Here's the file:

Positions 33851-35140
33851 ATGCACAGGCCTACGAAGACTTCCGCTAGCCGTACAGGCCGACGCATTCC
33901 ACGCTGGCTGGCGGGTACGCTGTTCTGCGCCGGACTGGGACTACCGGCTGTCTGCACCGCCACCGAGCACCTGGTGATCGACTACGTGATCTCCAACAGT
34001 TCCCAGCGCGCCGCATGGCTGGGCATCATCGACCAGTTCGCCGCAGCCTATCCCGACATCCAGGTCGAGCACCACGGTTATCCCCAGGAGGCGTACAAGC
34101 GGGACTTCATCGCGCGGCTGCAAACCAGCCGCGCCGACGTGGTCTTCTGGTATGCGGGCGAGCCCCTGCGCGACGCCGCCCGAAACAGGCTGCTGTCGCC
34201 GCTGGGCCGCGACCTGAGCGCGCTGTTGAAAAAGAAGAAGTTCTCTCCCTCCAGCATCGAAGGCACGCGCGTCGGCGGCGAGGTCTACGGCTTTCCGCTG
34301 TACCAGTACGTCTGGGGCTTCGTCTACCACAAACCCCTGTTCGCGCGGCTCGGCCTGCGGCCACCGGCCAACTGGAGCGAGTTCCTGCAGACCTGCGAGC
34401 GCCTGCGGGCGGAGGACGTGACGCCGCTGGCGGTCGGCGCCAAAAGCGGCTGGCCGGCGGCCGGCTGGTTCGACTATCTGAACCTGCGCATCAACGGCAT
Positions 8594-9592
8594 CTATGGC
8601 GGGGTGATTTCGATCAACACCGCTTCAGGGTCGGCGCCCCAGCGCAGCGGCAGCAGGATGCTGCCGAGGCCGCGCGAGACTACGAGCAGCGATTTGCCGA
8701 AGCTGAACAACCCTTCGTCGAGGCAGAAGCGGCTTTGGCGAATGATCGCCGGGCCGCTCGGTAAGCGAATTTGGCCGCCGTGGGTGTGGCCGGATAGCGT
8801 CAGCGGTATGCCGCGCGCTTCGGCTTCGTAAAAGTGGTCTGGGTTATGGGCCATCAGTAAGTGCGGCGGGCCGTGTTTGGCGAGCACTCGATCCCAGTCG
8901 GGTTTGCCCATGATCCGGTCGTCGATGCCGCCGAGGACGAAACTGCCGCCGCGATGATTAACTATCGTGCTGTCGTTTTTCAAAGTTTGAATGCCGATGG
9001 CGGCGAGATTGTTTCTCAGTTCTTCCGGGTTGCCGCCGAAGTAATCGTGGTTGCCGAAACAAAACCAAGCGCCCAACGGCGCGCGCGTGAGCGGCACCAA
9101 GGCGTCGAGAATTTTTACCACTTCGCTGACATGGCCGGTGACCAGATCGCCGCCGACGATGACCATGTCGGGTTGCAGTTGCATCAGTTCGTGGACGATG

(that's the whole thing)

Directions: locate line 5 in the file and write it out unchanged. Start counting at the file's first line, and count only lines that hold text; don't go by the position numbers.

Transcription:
34101 GGGACTTCATCGCGCGGCTGCAAACCAGCCGCGCCGACGTGGTCTTCTGGTATGCGGGCGAGCCCCTGCGCGACGCCGCCCGAAACAGGCTGCTGTCGCC